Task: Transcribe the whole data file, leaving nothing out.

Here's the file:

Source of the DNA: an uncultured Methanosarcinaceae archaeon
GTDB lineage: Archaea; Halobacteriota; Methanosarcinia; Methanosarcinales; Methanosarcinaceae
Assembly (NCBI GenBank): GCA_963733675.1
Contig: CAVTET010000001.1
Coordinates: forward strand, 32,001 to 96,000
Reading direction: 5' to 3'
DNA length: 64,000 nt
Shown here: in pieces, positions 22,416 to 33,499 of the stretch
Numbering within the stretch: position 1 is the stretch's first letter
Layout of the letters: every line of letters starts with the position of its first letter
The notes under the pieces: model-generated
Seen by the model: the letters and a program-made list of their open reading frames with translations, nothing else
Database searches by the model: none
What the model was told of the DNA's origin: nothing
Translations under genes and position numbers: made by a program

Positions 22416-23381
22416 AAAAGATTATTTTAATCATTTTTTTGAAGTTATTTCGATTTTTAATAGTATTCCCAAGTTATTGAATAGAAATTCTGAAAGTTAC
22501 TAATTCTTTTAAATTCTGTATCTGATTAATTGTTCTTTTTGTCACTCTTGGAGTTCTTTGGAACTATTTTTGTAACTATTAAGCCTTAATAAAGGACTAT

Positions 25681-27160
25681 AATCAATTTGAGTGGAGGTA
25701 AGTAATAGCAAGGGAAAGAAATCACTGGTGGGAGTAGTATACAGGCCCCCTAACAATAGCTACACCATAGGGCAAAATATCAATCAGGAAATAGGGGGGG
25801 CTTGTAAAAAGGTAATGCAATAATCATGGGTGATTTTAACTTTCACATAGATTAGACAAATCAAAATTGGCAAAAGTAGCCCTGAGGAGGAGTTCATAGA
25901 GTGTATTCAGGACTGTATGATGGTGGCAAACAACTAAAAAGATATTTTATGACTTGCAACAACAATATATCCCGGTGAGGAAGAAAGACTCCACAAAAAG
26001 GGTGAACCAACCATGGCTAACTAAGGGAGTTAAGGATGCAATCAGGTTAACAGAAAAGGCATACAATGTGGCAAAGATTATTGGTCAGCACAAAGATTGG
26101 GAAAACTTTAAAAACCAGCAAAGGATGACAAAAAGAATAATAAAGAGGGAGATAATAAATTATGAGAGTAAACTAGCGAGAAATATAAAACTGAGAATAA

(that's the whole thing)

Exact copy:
Source of the DNA: an uncultured Methanosarcinaceae archaeon
GTDB lineage: Archaea; Halobacteriota; Methanosarcinia; Methanosarcinales; Methanosarcinaceae
Assembly (NCBI GenBank): GCA_963733675.1
Contig: CAVTET010000001.1
Coordinates: forward strand, 32,001 to 96,000
Reading direction: 5' to 3'
DNA length: 64,000 nt
Shown here: in pieces, positions 22,416 to 33,499 of the stretch
Numbering within the stretch: position 1 is the stretch's first letter
Layout of the letters: every line of letters starts with the position of its first letter
The notes under the pieces: model-generated
Seen by the model: the letters and a program-made list of their open reading frames with translations, nothing else
Database searches by the model: none
What the model was told of the DNA's origin: nothing
Translations under genes and position numbers: made by a program

Positions 22416-23381
22416 AAAAGATTATTTTAATCATTTTTTTGAAGTTATTTCGATTTTTAATAGTATTCCCAAGTTATTGAATAGAAATTCTGAAAGTTAC
22501 TAATTCTTTTAAATTCTGTATCTGATTAATTGTTCTTTTTGTCACTCTTGGAGTTCTTTGGAACTATTTTTGTAACTATTAAGCCTTAATAAAGGACTAT

Positions 25681-27160
25681 AATCAATTTGAGTGGAGGTA
25701 AGTAATAGCAAGGGAAAGAAATCACTGGTGGGAGTAGTATACAGGCCCCCTAACAATAGCTACACCATAGGGCAAAATATCAATCAGGAAATAGGGGGGG
25801 CTTGTAAAAAGGTAATGCAATAATCATGGGTGATTTTAACTTTCACATAGATTAGACAAATCAAAATTGGCAAAAGTAGCCCTGAGGAGGAGTTCATAGA
25901 GTGTATTCAGGACTGTATGATGGTGGCAAACAACTAAAAAGATATTTTATGACTTGCAACAACAATATATCCCGGTGAGGAAGAAAGACTCCACAAAAAG
26001 GGTGAACCAACCATGGCTAACTAAGGGAGTTAAGGATGCAATCAGGTTAACAGAAAAGGCATACAATGTGGCAAAGATTATTGGTCAGCACAAAGATTGG
26101 GAAAACTTTAAAAACCAGCAAAGGATGACAAAAAGAATAATAAAGAGGGAGATAATAAATTATGAGAGTAAACTAGCGAGAAATATAAAACTGAGAATAA